Sadness roosts on me,
brooding over
my ears; feathers, the stiff kind, tasting
of poke and copper and more dust
than a shaft of light could ever hope
to carry.
Eyes reach
for the motes
in their rafter downdrift
as if brilliance were
something that could be held
in dust, as if one might, in turn,
catch hold of it, as if it would still shine, caught.


Here’s a draft poem inspired by Victoria Slotto’s prompt on synesthesia at dVerse Poets Pub (Meeting the Bar), though, honestly, I don’t think I’ve at all displayed any synesthesia (confused senses) here, just confusion.

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20 Comments on “Down”

  1. hedgewitch Says:

    Really excellent work with the symbology of concepts here, with feel and weight of what should be weightless but which gets into everything, has its own energy and shape, and refuses to be wafted away even as it dances for us in lightbeam or breeze. The poem also has a strong, beating tension, like a bad headache, a throb to it that builds to that striking and perfect resolution, where there seems to be a glimpse of will and light to build a little medicine. Or so it reads for me. So good to see your poetry again, k.

    • ManicDdaily Says:

      Ha. Thanks. I have missed it very much – I really do feel like more of a prose writer, but my life has been terribly busy and I have not had the larger blocks of time (or faith) I need for that, so if I’m not writing poetry or drawing, I just don’t do anything much. (Very depressing.) I think the time issues will get better. We’ve had a great deal going on, and will be playing catch-up for a while, I think. Your kindness is very much appreciated. k.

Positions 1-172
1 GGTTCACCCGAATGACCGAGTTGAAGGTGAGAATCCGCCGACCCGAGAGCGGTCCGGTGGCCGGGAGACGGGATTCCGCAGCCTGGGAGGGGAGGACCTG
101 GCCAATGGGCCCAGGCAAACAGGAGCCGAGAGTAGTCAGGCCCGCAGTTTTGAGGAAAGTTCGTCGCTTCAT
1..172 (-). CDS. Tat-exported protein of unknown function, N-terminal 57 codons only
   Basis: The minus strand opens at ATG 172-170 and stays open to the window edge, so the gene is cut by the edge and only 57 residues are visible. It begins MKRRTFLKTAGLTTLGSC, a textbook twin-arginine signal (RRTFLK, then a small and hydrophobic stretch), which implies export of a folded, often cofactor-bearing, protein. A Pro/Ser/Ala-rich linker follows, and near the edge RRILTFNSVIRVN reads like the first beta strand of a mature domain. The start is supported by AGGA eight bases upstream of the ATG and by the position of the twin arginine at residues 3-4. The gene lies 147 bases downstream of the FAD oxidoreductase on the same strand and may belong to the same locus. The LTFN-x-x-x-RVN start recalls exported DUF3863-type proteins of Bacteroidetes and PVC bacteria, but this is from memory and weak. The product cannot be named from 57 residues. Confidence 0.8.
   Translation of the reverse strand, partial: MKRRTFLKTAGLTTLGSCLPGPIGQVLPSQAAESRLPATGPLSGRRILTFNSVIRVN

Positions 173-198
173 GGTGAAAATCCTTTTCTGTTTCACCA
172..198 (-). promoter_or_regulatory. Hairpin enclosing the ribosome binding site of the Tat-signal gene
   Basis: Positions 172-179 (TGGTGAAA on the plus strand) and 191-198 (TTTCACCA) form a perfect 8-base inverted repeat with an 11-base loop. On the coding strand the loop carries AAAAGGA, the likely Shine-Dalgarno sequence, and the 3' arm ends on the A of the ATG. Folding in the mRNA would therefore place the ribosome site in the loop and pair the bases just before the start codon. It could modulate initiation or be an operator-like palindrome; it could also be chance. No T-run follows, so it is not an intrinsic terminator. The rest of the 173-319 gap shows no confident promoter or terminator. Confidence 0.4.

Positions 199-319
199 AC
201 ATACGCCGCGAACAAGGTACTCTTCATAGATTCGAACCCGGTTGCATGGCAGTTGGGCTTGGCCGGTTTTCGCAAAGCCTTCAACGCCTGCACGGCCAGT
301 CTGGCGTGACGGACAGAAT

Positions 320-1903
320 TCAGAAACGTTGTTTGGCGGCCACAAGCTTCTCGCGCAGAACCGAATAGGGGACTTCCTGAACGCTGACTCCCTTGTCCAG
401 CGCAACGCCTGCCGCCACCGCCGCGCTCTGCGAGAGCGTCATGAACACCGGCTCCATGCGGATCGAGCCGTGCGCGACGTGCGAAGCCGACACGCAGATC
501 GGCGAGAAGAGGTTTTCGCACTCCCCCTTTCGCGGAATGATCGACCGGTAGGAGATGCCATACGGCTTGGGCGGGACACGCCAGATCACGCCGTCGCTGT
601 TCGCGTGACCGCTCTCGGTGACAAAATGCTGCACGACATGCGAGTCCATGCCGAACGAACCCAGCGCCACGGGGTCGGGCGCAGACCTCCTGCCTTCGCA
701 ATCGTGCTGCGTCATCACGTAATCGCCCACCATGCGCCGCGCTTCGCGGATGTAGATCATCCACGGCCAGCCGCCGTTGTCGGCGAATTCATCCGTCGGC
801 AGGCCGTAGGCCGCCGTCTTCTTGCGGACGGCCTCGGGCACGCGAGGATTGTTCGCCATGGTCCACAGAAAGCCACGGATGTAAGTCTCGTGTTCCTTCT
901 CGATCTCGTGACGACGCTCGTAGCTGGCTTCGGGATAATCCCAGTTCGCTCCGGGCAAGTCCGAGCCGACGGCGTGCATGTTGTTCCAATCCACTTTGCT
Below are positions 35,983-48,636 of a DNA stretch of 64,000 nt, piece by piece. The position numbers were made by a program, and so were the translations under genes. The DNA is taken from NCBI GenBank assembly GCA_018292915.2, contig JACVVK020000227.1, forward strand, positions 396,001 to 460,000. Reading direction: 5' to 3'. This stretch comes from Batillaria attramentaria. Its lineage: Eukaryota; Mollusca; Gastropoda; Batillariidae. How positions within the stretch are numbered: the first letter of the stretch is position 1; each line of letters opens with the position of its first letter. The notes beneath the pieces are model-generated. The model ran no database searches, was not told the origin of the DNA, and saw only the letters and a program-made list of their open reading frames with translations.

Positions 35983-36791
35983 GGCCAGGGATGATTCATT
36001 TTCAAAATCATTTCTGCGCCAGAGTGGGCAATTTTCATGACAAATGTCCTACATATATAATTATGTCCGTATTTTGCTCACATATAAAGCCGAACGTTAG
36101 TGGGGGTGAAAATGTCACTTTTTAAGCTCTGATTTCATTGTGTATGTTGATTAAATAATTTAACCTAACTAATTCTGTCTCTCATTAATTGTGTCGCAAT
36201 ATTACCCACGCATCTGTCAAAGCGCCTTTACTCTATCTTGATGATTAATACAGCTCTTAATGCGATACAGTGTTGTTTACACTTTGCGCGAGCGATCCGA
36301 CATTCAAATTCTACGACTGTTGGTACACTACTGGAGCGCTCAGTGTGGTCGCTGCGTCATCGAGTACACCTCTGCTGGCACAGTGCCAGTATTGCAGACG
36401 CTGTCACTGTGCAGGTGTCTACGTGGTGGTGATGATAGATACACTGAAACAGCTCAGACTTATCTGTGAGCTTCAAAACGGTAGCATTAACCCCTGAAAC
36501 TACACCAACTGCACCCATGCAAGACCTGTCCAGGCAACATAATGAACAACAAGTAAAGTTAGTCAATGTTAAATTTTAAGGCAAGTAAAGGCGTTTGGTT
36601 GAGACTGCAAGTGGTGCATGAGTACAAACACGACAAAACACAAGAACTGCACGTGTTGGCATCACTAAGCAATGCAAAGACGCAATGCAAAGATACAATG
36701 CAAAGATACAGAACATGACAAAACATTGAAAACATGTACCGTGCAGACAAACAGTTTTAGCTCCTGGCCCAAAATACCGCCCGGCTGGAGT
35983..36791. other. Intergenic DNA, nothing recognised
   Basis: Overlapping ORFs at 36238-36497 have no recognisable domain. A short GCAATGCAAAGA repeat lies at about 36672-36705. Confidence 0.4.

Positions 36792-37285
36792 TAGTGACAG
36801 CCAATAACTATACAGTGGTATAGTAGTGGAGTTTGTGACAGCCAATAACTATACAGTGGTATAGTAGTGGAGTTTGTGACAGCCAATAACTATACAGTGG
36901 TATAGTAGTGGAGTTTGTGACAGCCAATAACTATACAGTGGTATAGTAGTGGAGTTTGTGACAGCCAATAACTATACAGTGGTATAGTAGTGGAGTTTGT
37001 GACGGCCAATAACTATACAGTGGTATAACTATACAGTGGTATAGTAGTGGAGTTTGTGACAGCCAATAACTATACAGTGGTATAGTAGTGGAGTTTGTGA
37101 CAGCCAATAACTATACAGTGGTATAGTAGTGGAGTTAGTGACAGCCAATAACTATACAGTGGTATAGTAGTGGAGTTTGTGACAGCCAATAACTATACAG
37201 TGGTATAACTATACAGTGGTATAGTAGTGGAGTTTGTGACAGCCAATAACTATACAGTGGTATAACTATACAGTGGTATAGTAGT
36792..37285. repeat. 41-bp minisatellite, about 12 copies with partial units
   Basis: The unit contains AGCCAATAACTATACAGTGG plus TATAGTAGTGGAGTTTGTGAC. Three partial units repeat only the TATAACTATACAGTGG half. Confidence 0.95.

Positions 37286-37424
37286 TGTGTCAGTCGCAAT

2. brian miller Says:

    as if brilliance could be in dust…and still be there if caught….does brilliance stay in anything caught? nice internal rhyme and flw in this as well k

  3. janehewey Says:

    There is a sense of the domestication of sadness here. The voice is also a place. shaft of light and rafter downdrift make it palpable. In the end you talk of grabbing hold of brilliance. you are also grabbing hold of–defining– sadness. the brilliance seems to have a life of its own, separate from the sadness, and in this poem the one reaches to grab hold of the other. really wonderful poem,k.

  4. I particularly like the opening lines, K ~ The dust, motes, taste of poke and copper – all evoke the feeling of “down” ~ Love your work here ~

  5. Oh my, it works so well–the blending of the words and image to create such an atmospheric poem, almost oppression. Truly skilled use of the prompt.

  6. claudia Says:

    that last lines with the brilliance in the dust…i wonder if it always finds a way out of the dust or makes the dust a different place and structure.. need to ponder this for a bit..

    • ManicDdaily Says:

      Hi, thanks Claudia. What I was really thinking of here was the dust that floats down in sunned air – you know, the dust that is particulate matter in a shaft of sun. So it’s not really dust on the ground, although that can sparkle too, and it may work for that. Thanks again. k.

  7. Pamela Says:

    Karin, love the symbolism you used here. I agree this is skilled poem, and it does seem drafty to me. Fine work.


  8. Really a poem that made me ponder… brilliance and dust… a lot of sadness here… I think spring water being absorbed into arrid land… might be wrong… but thats the feeling I get..

  9. Rowan Taw Says:

    I certainly felt the brooding sadness (and for someone with a feather allergy, I perhaps imagined extra misery from the itch and sneeze).

  10. Kelvin S.M. Says:

    …sadness is a vital part of us… for me, it’s a saddening condition not to feel sad at times but all happiness alone… the down part is just a reminder that the earth is wide for our feet to land on… be well Karin… glad to read you again… smiles…

  11. Miriam E. Says:

    such sadness in this – loved the last two lines!

  12. Karin Wiberg Says:

    I will send over my chickens to cheer you up! Ah, I love your art…

  13. So intensely emotional. Good job!

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